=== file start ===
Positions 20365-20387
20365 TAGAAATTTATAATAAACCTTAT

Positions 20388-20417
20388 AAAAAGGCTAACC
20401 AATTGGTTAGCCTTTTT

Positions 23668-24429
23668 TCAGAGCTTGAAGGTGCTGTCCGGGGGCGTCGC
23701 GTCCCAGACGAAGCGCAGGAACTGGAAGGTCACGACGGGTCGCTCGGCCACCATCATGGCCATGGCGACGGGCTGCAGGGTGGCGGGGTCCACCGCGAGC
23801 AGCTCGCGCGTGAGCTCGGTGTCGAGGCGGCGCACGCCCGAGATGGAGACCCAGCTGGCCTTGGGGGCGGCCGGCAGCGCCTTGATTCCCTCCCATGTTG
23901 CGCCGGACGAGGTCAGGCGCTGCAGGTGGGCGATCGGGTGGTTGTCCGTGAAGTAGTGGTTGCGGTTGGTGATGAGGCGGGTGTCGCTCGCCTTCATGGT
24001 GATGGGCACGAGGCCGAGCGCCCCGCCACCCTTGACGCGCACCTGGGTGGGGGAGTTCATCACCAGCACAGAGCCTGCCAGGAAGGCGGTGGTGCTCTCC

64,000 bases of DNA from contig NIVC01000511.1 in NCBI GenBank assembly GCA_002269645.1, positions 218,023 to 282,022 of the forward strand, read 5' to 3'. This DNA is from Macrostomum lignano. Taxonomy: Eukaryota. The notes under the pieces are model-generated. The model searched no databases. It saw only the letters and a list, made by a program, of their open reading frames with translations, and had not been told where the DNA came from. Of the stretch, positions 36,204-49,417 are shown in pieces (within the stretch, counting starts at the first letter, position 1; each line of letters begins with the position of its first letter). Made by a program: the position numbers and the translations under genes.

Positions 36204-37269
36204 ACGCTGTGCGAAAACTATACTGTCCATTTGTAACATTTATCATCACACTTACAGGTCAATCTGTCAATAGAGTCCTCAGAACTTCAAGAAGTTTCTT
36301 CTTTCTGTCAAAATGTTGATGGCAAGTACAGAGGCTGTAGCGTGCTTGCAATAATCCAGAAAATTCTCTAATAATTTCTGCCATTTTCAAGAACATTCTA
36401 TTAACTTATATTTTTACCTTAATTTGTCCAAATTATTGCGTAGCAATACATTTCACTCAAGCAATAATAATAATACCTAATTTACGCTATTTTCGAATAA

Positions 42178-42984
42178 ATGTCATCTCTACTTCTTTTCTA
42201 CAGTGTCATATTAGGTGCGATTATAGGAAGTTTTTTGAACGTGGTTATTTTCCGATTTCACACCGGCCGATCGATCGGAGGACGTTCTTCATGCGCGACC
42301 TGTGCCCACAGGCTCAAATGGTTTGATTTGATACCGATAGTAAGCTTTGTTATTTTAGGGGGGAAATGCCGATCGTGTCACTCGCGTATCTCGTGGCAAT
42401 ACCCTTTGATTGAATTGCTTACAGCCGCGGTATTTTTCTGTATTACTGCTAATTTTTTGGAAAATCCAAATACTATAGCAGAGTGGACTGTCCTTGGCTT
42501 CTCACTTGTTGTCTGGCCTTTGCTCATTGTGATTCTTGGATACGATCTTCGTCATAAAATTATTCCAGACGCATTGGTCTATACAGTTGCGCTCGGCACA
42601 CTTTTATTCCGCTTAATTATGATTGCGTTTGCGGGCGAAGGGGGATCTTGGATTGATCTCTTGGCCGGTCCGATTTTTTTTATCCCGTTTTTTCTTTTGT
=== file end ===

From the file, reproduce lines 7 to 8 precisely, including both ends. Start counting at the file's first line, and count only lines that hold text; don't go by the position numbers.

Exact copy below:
23668 TCAGAGCTTGAAGGTGCTGTCCGGGGGCGTCGC
23701 GTCCCAGACGAAGCGCAGGAACTGGAAGGTCACGACGGGTCGCTCGGCCACCATCATGGCCATGGCGACGGGCTGCAGGGTGGCGGGGTCCACCGCGAGC